I attended my first writing conference when I was sixteen-years-old. This is what lead to the publication of my first novel, PURPLE MOON.
Since then, I’ve attended conferences yearly and have grown in my craft, established connections that were beneficial to my career, and made lasting friendships and memories.
But these conferences can be intimidating for newbies — especially if you’re a teen like I was.
A young writer recently asked me,
“I was wondering if you have any advice for pitch appointments? I’ll be attending a conference this fall and it will be my first conference where I’ll be pitching my novel in a formal setting.”
For those of you who don’t know, at a writer’s conference, you have the opportunity to meet with agents and publishers and pitch your book. At most conferences, these appointments last about 15 minutes.
Which means that, as a writer, you must make a great first impression in this short amount of time in hopes that they will request your full manuscript (or proposal).
As a writer, Associate Agent, and Acquisitions Editor, I’ve experienced what it’s like to be on both sides of the table. I’ve learned — through trial and error, and through witnessing the pitches of others — what to do and what not to do.
Here is what you do want to do during these pitch sessions:
- Prepare beforehand. Write a concise tagline of your book that you can deliver during the pitch. Make a list of potential questions the agent or editor might ask. Do your research on who it is that you’re pitching to. You might also want to make a list of questions that you’d like to ask them as well.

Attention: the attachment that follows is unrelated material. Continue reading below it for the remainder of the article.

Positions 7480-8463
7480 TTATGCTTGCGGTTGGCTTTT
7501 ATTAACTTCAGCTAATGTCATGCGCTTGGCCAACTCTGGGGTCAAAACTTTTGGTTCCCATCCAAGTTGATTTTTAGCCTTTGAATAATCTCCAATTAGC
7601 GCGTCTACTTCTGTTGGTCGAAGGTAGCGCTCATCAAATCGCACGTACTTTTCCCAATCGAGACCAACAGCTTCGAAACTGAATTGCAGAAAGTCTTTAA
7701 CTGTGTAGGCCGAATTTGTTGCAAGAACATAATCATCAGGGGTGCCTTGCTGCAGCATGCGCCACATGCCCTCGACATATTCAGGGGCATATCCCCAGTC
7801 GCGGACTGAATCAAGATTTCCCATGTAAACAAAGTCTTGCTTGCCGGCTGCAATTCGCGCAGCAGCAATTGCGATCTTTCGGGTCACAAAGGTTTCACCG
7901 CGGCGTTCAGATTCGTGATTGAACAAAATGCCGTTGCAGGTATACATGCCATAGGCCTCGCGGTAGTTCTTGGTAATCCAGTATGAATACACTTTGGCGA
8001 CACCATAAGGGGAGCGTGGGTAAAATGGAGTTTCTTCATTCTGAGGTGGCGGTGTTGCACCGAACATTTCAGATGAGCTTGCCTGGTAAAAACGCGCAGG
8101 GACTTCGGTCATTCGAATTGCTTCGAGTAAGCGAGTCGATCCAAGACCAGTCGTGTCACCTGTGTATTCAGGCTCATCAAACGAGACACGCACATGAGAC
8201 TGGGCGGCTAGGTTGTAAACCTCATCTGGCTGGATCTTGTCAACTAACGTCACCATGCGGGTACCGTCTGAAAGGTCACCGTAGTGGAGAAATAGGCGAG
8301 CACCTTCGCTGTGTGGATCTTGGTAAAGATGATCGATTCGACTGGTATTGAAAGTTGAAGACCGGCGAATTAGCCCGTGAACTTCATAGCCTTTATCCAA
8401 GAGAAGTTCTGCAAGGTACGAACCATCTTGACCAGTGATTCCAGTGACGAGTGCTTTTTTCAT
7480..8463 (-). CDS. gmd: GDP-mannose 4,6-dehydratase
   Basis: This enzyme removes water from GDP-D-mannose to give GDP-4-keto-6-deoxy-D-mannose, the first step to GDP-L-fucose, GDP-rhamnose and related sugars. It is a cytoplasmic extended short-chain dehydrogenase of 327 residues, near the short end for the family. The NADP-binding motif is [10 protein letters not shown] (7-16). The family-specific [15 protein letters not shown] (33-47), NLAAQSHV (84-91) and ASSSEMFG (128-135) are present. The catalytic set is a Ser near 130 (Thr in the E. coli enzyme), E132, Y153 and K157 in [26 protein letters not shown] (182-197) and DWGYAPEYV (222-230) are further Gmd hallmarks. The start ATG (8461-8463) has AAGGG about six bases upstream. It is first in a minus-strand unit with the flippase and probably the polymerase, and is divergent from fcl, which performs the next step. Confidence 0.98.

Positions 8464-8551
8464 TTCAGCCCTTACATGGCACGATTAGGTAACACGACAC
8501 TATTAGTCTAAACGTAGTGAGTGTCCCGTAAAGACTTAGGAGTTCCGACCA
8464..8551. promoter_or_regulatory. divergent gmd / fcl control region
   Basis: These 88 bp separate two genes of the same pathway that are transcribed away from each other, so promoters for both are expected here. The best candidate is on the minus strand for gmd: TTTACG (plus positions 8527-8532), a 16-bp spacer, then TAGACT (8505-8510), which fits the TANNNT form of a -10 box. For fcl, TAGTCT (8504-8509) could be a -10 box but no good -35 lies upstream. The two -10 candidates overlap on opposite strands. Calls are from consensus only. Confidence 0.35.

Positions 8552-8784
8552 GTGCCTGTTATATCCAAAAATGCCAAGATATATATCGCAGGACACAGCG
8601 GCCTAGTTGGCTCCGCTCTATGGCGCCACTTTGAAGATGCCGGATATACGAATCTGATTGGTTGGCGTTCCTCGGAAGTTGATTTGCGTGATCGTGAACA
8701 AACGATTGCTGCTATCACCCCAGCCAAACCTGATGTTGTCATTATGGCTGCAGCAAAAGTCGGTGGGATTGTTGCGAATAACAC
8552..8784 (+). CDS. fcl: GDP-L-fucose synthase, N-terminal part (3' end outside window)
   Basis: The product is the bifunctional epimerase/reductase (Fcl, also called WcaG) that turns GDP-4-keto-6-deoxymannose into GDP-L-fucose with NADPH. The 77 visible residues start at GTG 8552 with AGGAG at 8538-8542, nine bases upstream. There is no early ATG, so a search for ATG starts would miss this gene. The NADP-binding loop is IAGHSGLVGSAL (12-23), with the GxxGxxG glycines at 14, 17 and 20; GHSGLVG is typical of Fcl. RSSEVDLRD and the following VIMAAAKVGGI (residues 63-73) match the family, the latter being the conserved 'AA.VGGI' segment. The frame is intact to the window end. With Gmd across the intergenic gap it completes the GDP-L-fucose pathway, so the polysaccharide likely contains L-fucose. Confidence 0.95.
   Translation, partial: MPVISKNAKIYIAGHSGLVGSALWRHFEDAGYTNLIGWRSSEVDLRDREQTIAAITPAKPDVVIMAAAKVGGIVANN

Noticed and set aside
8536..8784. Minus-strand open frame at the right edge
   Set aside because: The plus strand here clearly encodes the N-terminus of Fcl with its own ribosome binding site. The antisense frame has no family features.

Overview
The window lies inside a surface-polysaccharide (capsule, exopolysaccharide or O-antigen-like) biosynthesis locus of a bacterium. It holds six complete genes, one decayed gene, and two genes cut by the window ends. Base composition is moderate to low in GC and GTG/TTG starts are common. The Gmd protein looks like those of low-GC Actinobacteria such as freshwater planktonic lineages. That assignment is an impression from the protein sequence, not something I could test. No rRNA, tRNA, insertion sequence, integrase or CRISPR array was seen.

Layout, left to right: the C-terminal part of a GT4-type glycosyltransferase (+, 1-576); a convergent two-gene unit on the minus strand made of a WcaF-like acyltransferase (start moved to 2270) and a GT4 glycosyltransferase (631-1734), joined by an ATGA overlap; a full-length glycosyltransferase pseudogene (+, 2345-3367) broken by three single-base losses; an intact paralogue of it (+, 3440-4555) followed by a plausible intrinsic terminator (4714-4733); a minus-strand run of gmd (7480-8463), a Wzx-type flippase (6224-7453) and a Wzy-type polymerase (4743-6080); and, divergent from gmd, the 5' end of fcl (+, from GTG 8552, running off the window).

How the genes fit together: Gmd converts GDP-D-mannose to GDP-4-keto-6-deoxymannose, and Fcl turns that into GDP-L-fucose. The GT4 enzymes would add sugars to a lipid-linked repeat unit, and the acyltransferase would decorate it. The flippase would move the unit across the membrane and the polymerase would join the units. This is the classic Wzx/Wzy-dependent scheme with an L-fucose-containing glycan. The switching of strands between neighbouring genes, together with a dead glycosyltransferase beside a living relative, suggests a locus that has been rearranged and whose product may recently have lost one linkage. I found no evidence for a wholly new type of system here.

- During the pitch, give a brief introduction, then tell the agent/editor your title and genre. Then dive into the concise pitch. If you have a one sheet or sample chapters, ask if the agent/editor would like to see it.
- Remember: passion makes an impression when it’s contained within the boundaries of a professional approach. You want to be passionate about your project, but not so passionate that you begin to ramble.
- Project confidence, not arrogance. Believe in your book and don’t be afraid to tell the agent/editor about your publishing history and writing qualifications. (They will want to know this!)
- Refrain from over-delivering — give them just enough of a hook to wet their appetite for more.You’ll also want to leave time for them to ask questions to you and vice versa.
The most important thing to remember? Relax. Have fun with this! Don’t put pressure on yourself to leave with contract interest, but to share your passion for your book and receive feedback and direction.
The agent/editor isn’t meeting with you to criticize you; in fact, they’re hoping to find projects that they can pursue. Many times they’re happy just to offer their input, even if they may not be interested in the project at the time.
Is anyone else planning to attend a conference soon? Let me know in the comments!
(PS … Are you a young writer? Receive a free PDF just for you when you sign up for my young/beginning-writers only mailing list!)How to Prepare For Pitch Sessions at a Writing Conference @tessaemilyhall #writerslife Click To Tweet